WASHINGTON, D.C. -- Moscow will reimpose a partial lockdown on Thursday and workplaces will shut down nationwide for a week on Saturday to deal with Russia's latest surge in the COVID-19 pandemic.
As the death toll rises, Russia is being forced to take these measures because of the country's low vaccination rates and high hesitancy. Before the recent surge, 23% of Russians interviewed this summer said they had been vaccinated. While official vaccination rates are higher now -- approaching 32% as some workers are required to have them -- the country still faces considerable headwinds.
Among those who had not been vaccinated, 75% of Russians said they would not agree to take a free vaccine if it were offered. This means that at the time, about 58% of all Russians said they would not get the vaccine.
|Have you been vaccinated against coronavirus in the past 12 months?|
|Would you agree to be vaccinated?*|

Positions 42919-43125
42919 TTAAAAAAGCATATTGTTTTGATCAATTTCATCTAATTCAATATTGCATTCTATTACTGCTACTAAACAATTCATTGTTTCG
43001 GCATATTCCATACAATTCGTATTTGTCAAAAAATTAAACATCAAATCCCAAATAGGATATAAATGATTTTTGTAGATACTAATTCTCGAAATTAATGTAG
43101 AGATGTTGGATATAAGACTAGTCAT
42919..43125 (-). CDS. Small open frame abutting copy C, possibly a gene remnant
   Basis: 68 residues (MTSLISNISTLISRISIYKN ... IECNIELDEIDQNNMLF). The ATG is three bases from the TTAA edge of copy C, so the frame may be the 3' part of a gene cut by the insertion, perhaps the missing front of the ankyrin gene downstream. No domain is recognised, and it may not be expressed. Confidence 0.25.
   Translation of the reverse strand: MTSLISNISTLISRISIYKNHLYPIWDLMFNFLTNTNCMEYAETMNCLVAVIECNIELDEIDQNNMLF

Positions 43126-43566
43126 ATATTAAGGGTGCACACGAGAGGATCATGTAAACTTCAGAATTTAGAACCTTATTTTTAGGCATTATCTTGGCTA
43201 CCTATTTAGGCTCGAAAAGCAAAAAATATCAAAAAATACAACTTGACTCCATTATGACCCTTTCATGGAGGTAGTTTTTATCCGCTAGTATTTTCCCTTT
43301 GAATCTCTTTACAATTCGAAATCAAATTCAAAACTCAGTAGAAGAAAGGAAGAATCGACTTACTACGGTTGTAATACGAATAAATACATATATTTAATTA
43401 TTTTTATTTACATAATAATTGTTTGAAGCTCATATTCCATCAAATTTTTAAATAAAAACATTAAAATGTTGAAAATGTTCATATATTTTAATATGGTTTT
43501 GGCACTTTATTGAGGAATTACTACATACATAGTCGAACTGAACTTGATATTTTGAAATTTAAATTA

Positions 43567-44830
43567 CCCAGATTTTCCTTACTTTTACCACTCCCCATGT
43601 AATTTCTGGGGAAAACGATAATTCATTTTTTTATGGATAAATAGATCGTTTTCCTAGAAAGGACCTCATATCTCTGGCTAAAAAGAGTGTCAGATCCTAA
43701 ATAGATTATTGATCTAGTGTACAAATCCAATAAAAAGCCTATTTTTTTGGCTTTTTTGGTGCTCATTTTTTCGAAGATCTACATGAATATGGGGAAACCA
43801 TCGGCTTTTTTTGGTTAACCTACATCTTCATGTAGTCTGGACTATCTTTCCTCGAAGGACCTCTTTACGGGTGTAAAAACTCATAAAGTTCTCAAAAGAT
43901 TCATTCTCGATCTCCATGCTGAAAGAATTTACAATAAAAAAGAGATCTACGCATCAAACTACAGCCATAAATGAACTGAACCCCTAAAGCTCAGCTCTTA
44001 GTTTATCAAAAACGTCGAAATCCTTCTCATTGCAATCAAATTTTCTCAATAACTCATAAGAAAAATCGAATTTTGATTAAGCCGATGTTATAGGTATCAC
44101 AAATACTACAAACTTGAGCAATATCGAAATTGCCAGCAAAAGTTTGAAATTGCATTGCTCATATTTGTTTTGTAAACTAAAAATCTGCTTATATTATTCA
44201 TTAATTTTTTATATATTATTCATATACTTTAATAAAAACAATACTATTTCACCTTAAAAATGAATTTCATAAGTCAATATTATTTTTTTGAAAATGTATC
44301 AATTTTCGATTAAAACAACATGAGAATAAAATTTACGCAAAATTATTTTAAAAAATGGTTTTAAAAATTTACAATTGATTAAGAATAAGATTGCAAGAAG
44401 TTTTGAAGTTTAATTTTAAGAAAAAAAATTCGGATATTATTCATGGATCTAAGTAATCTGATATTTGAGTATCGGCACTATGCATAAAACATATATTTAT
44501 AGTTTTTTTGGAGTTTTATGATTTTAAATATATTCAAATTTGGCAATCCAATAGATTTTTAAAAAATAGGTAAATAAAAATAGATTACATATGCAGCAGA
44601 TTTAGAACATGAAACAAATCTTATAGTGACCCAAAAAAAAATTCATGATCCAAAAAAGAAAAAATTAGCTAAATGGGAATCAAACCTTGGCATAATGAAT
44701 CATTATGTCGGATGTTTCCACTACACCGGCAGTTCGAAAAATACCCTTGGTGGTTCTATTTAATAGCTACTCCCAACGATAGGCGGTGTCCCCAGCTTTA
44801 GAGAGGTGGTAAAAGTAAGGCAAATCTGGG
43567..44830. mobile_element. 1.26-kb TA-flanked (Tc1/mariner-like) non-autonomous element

|Yes, would agree||25|
|No, would not agree||75|
|* Russians who said they had not been vaccinated were asked: "Vaccines are given to people to help prevent specific diseases. If a vaccine to prevent coronavirus was available to you right now at no cost, would you agree to be vaccinated?"|
Russian authorities, including Russian President Vladimir Putin, are entreating Russians to get vaccinated. But their pleas may only go so far. Unvaccinated Russians who said they are confident in their national government were more likely to say they would get a vaccine if offered -- but just 34% would, compared with 19% of those who lack confidence in their government.
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